Opposition Leader Peter Dutton has paid tribute to Australian aid worker Zomi Frankcom who was killed in an Israeli airstrike, while connecting the deaths of civilians in Gaza to the October 7th attacks by Hamas.

Speaking from Sydney, Dutton said no one wants to see conflict in the Middle East:

[It is] a tragic circumstance where an aid worker has lost their life in a very difficult warzone. Obviously, nobody wants to see conflict of any circumstance in the Middle East. But it is a reality and our thoughts, our prayers and condolences also go out to her family and friends and to those who are there serving at the moment in harm’s way.

Of course, Hamas continues to hold hostages, 40 people, and they should be released immediately so that ceasefire can be entered into and the attacks on the 7th of October should never be forgotten … and the consequences that we see where innocent people [are] losing their lives in the Middle East at the moment, is a direct result of the Hamas attacks on 7th of October.”

Israel’s military chief says a deadly Israeli strike that killed seven aid workers in the Gaza Strip was the result of a “misidentification” in complex conditions.

Announcing the results of a preliminary investigation early Wednesday local time, Herzi Halevi expressed remorse over the killings and called the event a “grave mistake.”

People inspect the site where World Central Kitchen workers were killed in Deir al-Balah, Gaza.

People inspect the site where World Central Kitchen workers were killed in Deir al-Balah, Gaza.Credit: AP

“It was a mistake that followed a misidentification – at night during a war in very complex conditions. It shouldn’t have happened,” he said.

He gave no further details.

Halevi said an independent body would conduct a “thorough investigation” that would be completed in the coming days, and said the army appreciates the “important work” of the World Central Kitchen.

He said the conclusions of the independent investigation would be implemented immediately and shared with World Central Kitchen and other ‘relevant’ international organisations.

“We see great importance in the continued delivery of humanitarian aid, and we will keep working to facilitate this vital effort,” he said.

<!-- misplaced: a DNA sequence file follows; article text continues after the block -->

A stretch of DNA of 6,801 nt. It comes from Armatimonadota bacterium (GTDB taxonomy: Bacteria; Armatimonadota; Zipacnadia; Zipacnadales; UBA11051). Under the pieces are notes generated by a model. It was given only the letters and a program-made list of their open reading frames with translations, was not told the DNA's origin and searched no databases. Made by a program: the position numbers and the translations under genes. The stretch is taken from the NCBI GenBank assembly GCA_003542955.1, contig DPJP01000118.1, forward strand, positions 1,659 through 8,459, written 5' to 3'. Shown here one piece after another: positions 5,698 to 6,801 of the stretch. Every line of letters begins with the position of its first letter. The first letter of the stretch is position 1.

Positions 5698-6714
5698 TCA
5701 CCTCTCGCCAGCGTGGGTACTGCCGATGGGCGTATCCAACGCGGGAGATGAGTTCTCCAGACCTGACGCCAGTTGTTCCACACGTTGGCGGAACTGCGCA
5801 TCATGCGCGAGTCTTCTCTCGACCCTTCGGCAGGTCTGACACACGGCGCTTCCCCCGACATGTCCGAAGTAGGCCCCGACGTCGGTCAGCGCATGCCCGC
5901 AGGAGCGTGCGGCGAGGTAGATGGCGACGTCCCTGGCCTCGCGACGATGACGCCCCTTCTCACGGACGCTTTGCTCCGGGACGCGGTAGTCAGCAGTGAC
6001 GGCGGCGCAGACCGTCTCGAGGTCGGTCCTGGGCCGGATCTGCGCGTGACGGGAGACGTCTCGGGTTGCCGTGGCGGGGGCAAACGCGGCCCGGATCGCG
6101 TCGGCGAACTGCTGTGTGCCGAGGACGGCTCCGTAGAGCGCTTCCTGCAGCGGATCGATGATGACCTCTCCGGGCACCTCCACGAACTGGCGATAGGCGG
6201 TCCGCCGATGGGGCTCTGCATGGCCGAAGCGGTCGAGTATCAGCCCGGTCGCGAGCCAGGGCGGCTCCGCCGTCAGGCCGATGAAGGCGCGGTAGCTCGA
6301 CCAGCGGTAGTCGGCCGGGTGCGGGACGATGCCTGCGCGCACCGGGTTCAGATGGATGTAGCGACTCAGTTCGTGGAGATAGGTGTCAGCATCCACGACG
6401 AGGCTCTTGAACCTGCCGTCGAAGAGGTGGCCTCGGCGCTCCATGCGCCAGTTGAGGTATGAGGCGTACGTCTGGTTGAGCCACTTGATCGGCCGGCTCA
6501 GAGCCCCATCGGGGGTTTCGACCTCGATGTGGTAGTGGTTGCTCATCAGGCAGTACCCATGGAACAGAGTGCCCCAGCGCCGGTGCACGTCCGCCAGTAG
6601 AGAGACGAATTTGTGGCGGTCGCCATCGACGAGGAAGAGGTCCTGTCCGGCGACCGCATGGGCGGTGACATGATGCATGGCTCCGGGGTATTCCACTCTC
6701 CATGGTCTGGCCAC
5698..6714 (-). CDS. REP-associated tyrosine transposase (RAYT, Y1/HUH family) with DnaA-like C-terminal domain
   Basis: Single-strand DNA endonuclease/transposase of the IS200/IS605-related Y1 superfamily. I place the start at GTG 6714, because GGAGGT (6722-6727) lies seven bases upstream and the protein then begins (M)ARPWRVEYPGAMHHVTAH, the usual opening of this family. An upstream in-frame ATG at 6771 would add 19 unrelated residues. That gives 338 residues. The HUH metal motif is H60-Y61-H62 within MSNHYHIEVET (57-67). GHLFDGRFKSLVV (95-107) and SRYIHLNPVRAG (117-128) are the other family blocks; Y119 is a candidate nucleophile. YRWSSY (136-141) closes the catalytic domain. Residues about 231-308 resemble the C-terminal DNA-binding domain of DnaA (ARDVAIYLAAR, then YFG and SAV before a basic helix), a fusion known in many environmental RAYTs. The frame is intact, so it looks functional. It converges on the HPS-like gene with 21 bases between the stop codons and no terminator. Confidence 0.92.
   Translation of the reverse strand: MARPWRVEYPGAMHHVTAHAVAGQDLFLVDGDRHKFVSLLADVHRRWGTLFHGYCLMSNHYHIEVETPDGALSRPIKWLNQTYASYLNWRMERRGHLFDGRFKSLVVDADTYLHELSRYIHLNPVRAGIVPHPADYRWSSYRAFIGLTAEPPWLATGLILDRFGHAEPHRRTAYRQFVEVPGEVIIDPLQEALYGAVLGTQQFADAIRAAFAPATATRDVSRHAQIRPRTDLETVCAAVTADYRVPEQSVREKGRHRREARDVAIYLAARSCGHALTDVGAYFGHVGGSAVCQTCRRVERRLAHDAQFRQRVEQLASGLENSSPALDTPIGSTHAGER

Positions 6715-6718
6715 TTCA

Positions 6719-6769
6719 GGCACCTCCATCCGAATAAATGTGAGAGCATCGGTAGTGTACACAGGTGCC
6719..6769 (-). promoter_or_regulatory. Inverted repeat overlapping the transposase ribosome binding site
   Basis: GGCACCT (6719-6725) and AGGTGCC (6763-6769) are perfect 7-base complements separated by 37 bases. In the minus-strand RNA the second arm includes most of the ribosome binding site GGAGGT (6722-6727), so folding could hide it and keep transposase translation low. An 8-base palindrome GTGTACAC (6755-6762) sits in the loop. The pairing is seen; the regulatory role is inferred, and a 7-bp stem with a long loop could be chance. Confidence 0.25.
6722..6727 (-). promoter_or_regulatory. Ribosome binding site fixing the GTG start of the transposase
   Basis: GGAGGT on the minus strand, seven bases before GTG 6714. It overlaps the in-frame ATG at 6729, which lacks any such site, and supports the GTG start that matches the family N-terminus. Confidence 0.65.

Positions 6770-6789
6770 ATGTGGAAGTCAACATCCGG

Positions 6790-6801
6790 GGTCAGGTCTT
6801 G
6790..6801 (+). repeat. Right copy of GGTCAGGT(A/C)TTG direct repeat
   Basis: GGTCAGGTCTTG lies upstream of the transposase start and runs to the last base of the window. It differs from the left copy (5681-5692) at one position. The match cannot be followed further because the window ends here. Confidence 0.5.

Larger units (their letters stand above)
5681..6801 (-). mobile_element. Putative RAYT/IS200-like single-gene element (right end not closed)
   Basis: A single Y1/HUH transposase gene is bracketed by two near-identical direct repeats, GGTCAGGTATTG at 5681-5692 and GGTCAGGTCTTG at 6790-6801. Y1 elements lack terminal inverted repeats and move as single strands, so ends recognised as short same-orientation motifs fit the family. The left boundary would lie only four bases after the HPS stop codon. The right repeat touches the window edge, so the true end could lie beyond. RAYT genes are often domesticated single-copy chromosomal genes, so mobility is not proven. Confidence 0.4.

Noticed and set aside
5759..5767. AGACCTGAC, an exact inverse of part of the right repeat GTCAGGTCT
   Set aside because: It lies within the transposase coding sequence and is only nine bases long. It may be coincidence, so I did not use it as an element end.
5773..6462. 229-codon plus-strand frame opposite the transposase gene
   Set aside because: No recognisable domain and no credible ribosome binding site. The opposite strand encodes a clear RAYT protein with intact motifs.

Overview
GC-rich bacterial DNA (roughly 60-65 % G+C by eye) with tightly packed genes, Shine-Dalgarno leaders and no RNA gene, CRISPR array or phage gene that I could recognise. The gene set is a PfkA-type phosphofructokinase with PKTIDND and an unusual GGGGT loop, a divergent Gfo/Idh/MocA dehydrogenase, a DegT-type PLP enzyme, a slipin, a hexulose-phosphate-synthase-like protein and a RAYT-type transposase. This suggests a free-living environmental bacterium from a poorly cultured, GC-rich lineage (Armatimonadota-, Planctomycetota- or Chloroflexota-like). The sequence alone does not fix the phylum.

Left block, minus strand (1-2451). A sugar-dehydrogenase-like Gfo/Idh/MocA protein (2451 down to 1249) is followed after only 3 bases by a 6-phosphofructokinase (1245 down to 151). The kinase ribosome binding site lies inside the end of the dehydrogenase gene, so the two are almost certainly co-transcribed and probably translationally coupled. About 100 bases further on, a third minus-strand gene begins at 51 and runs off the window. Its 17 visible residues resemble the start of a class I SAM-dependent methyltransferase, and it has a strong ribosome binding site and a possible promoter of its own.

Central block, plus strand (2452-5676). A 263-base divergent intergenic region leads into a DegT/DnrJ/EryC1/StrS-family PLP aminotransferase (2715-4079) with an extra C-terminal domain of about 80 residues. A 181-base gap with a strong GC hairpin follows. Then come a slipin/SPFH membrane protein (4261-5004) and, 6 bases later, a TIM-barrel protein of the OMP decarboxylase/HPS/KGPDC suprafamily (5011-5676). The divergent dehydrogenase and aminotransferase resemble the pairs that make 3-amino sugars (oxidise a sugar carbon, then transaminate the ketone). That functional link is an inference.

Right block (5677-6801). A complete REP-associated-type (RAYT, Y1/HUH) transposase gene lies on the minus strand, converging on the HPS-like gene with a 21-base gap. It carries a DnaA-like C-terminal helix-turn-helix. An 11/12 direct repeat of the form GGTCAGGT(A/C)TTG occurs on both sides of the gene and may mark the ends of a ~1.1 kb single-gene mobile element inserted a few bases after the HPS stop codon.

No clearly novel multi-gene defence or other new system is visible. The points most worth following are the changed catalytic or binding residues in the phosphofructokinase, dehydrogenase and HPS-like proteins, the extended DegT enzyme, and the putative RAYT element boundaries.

The United Arab Emirates is pausing humanitarian aid efforts through the maritime corridor pending further safety guarantees and a full investigation, a UAE official told Reuters.

The UAE has been the main financier for aid through a maritime corridor to Gaza. The missions were arranged by World Central Kitchen, the organisation whose aid workers were killed in an Israeli airstrike earlier this week.

A World Central Kitchen shipment arrives to Gaza by sea.

A World Central Kitchen shipment arrives to Gaza by sea.Credit: AP

It comes as Anera, a Washington-based aid group, said it was taking the “unprecedented” step of pausing its operations in Gaza.

The group had been helping to provide about 150,000 meals daily.

“The escalating risks associated with aid delivery leave us with no choice,” it said in a statement.

“The killing of WCK humanitarians, occurring less than a month after the still-unexplained killing of Anera staff member Mousa Shawwa, alongside the loss of numerous other aid workers and their families, has led our team to conclude that delivering aid safely is no longer feasible.”

Shawwa, a 41-year-old support coordinator, was killed, along with family members, by an Israeli airstrike on March 8.

“For the safety of our staff and their families, we are suspending Anera’s work in Gaza.”

with Reuters

Earlier this morning, Greens senator Larissa Waters said she thinks Foreign Minister Penny Wong would be embarrassed for not calling for a permanent ceasefire.

The Greens have previously accused Australia of manufacturing parts for US planes being sent to Israel. In response, Wong had accused the Greens of politicising the war in Gaza.

Speaking on ABC radio, Waters said it was rich for Wong to accuse the Greens of making the Gaza war a political issue.

Greens senator Larissa Waters.

Greens senator Larissa Waters.Credit: Alex Ellinghausen

“It’s a bit rich to be saying that the Greens are somehow doing wrong here, when we are simply calling for our government to be as strong [as the Greens] in supporting a peaceful and lasting, permanent ceasefire,” Waters said.

“The documents that were revealed in Senate estimates show that components of [Israeli] warplanes are coming from Australia.

“I know that’s inconvenient for the foreign minister and probably very embarrassing, but it doesn’t change the reality of the situation … we will keep calling out these atrocities, and we will keep calling on our government whichever political party it might be, to be better and to call out this genocide.”

Prime Minister Anthony Albanese has shared his worries for social cohesion in Australia as he noted that “the global community is very concerned about the death toll that has occurred in Gaza”.

At a press conference in Canberra, Albanese was asked whether Israel was losing support overseas after the many civilian deaths in Gaza.

Prime Minister Anthony Albanese.

Prime Minister Anthony Albanese.Credit: Alex Ellinghausen